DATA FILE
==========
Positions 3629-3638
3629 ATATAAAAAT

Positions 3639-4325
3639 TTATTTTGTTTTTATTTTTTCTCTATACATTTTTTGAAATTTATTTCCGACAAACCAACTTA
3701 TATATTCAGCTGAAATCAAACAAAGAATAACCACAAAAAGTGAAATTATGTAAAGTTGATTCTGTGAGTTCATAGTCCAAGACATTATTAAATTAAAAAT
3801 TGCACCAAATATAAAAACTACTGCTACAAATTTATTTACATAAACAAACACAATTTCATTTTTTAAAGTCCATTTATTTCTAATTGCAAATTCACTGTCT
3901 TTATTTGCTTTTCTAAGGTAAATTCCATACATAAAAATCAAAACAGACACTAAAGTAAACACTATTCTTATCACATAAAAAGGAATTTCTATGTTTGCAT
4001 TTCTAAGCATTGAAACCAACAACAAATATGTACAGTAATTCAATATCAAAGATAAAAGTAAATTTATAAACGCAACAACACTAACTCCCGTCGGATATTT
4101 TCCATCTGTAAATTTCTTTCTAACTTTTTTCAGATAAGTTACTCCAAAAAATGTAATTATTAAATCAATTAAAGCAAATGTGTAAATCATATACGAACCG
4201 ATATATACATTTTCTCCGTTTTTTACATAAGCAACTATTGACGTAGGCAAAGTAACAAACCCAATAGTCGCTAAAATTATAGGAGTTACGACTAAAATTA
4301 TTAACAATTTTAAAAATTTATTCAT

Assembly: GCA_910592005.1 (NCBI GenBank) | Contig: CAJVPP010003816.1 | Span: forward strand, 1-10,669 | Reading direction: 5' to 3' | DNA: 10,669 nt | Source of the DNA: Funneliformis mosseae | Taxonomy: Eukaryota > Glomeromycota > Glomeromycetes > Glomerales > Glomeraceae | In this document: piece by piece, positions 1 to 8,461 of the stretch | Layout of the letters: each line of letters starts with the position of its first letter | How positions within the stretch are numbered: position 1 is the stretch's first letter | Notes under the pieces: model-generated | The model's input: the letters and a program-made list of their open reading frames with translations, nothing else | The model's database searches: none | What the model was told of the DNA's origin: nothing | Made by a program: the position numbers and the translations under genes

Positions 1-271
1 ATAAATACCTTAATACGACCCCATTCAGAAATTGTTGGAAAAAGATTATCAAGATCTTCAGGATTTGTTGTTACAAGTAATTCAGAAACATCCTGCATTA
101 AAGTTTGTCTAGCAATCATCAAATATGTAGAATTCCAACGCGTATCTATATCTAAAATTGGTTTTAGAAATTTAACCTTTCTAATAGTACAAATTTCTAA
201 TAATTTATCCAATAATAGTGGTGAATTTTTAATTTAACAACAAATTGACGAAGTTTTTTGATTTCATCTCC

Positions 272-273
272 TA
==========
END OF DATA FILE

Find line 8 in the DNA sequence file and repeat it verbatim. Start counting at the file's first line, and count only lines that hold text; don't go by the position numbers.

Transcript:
4001 TTCTAAGCATTGAAACCAACAACAAATATGTACAGTAATTCAATATCAAAGATAAAAGTAAATTTATAAACGCAACAACACTAACTCCCGTCGGATATTT